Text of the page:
Centre Democrats (Denmark)

The Centre Democrats (Danish: Centrum-Demokraterne, CD) were a Danish political party.

Centre Democrats
Centrum-Demokraterne
AbbreviationCD
LeaderBen Haddou
Founded7 November 1973 (1973-11-07)
Dissolved26 January 2008 (2008-01-26)
Split fromSocial Democrats
HeadquartersOmøgade 8, 2. sal
2100 København Ø
IdeologyCentrism[1]
Social democracy[2]
Liberal conservatism[3]
Political positionCentre[4]
European Parliament groupEuropean People's Party (1984-1994)
ColoursPurple
Election symbol
D[a]
Website
www.centrumdemokraterne.dk

HistoryEdit

The party was formed in 1973[5] by Erhard Jakobsen, a former MP and mayor of Gladsaxe, as a centrist splinter group from the Danish Social Democrats.[6] It participated in both centre-right governments (1982–1988) and centre-left governments (1993–1996).

In the 2001 election it lost its parliamentary representation, a severe setback for the party. In the 2005 election it got 33,635 votes (1% of votes nationwide). It also ran in several municipalities in the Danish municipal election in November 2005. It also ran in simultaneous elections to the new Regional Councils, except in Region Midtjylland where a local party official forgot to hand in the required number of voters' signatures before the deadline closed.[7]

On 26 January 2008 an extraordinary party conference decided to dissolve the party by 1 February 2008.[8]

Party leadersEdit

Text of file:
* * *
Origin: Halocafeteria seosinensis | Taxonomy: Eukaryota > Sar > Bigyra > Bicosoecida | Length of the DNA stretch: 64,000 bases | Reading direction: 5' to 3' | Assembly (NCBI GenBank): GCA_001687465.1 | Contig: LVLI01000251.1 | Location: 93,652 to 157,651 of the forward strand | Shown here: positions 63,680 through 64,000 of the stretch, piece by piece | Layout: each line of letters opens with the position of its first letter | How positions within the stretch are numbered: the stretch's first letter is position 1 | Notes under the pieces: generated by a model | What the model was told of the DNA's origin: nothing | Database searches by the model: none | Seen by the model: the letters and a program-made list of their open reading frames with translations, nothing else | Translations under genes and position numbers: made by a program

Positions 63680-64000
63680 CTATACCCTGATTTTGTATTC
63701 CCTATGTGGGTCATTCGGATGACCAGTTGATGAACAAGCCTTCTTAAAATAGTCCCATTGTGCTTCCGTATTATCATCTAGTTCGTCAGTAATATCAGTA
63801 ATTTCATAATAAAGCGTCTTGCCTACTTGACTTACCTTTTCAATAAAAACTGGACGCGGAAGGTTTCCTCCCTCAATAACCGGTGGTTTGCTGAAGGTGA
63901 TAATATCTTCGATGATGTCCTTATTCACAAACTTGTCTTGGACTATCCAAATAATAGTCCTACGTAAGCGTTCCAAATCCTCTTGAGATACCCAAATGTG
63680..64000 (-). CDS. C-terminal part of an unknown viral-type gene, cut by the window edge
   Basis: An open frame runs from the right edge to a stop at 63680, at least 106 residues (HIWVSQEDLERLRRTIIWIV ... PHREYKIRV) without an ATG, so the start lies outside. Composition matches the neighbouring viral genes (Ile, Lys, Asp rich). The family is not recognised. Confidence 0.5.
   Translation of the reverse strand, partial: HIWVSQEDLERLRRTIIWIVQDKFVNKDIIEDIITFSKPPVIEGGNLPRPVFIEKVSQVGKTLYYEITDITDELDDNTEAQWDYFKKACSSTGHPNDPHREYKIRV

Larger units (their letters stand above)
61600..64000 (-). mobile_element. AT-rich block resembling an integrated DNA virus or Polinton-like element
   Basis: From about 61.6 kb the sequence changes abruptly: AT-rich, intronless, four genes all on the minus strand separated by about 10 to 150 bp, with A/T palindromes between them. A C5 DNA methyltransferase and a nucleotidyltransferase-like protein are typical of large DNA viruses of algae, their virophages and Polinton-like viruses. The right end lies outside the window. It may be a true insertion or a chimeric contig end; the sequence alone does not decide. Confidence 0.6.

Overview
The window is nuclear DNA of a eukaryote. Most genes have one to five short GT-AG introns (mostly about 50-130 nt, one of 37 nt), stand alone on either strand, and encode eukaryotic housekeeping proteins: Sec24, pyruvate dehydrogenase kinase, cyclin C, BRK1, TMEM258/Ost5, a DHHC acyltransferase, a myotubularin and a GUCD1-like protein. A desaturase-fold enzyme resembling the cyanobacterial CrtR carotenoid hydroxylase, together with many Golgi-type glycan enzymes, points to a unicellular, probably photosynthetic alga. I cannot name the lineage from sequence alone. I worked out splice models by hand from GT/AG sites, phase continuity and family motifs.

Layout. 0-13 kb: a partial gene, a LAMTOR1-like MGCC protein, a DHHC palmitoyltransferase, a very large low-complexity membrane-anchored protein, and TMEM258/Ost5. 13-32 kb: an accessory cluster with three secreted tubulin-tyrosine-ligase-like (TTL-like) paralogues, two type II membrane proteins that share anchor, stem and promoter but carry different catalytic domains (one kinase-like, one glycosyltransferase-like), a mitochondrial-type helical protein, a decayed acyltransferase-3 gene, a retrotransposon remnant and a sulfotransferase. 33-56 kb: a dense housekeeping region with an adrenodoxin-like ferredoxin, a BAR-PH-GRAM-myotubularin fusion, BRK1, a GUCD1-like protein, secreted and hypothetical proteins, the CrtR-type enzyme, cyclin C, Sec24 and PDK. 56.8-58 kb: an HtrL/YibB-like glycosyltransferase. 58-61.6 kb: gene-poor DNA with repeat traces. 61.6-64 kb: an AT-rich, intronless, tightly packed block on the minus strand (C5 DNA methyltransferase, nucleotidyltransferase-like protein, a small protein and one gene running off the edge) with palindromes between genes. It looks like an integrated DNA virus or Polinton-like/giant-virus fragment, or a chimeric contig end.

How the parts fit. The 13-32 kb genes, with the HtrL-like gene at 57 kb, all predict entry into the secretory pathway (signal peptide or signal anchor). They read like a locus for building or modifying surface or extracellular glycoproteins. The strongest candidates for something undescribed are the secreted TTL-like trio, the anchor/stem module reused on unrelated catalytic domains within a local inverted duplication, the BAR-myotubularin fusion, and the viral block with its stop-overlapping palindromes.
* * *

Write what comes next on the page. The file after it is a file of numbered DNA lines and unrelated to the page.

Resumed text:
Election resultsEdit

Parliament (Folketing)Edit

Date Votes Seats
# % ± pp # ±
1973 236.784 7.8% +7.8
14 / 179
New
1975 66.316 2.2% -5.6
4 / 179
  10
1977 200.347 6.4% +4.2
11 / 179
  7
1979 102.132 3.2% -3.2
6 / 179
  5
1981 258.522 8.3% +5.1
15 / 179
  9
1984 154.553 4.6% -3.7
8 / 179
  7
1987 161.070 4.8% +0.2
9 / 179
  1
1988 155.464 4.7% -0.1
9 / 179
  0
1990 165.556 5.1% +0.4
9 / 179
  0
1994 94.496 2.8% -2.3
5 / 179
  4
1998 146.802 4.3% +1.5
8 / 179
  3
2001 61.031 1.8% -2.5
0 / 179
  8
2005 33.880 1.0% -0.8
0 / 179
  0
2007 Did not run.

Municipal electionsEdit

Date Seats
# ±
2001
2 / 4,647
  0
2005
0 / 2,522
  2

Regional electionsEdit

Date Votes Seats
# ±
2001 24,914
3 / 374
  0
2005 4,987
0 / 205
  3

European Parliament electionsEdit

Date Votes Seats
# % ± pp # ±
1979 107.790 6.1% +6.1
1 / 15
New
1984 131.984 6.6% +0.5
1 / 15
  0
1989 142.190 8.0% +1.4
2 / 16
  1
1994 18.365 0.9% -7.1
0 / 16
  2
1999 68.717 3.5% +2.6
0 / 16
  0
2004 Did not run.

NotesEdit

  1. ^ Previously used M

ReferencesEdit

  1. ^ Nordsieck, Wolfram. "Denmark". Parties and Elections in Europe. Archived from the original on 5 April 2004. Retrieved 27 May 2019.
  2. ^ Ezrow, Lawrence (2011). "Electoral systems and party responsiveness". In Schofield, Norman; Caballero, Gonzalo (eds.). Political Economy of Institutions, Democracy and Voting. Springer Science & Business Media. p. 319. ISBN 978-3-642-19519-8.
  3. ^ Nordsieck, Wolfram. "Denmark". Parties and Elections in Europe. Archived from the original on 3 February 2003. Retrieved 27 May 2019.
  4. ^ Lane, Jan-Erik; Ersson, Svante (25 July 2008). "The Nordic Countries: Compromise and Corporatism in the Welfare State". In Colomer, Josep M. (ed.). Comparative European Politics (3rd ed.). Routledge. p. 260. ISBN 978-0-203-89452-1.
  5. ^ Western Europe 2003. Psychology Press. 30 November 2002. p. 132. ISBN 978-1-85743-152-0. Retrieved 8 May 2016.
  6. ^ Cook, Chris; Francis, Mary (1979). The first European elections: A handbook and guide. London: Macmillan Press. ISBN 0-333-26575-0.
  7. ^ [1] Archived May 2, 2006, at the Wayback Machine
  8. ^ jp.dk - CD nedlægger sig selv

External linksEdit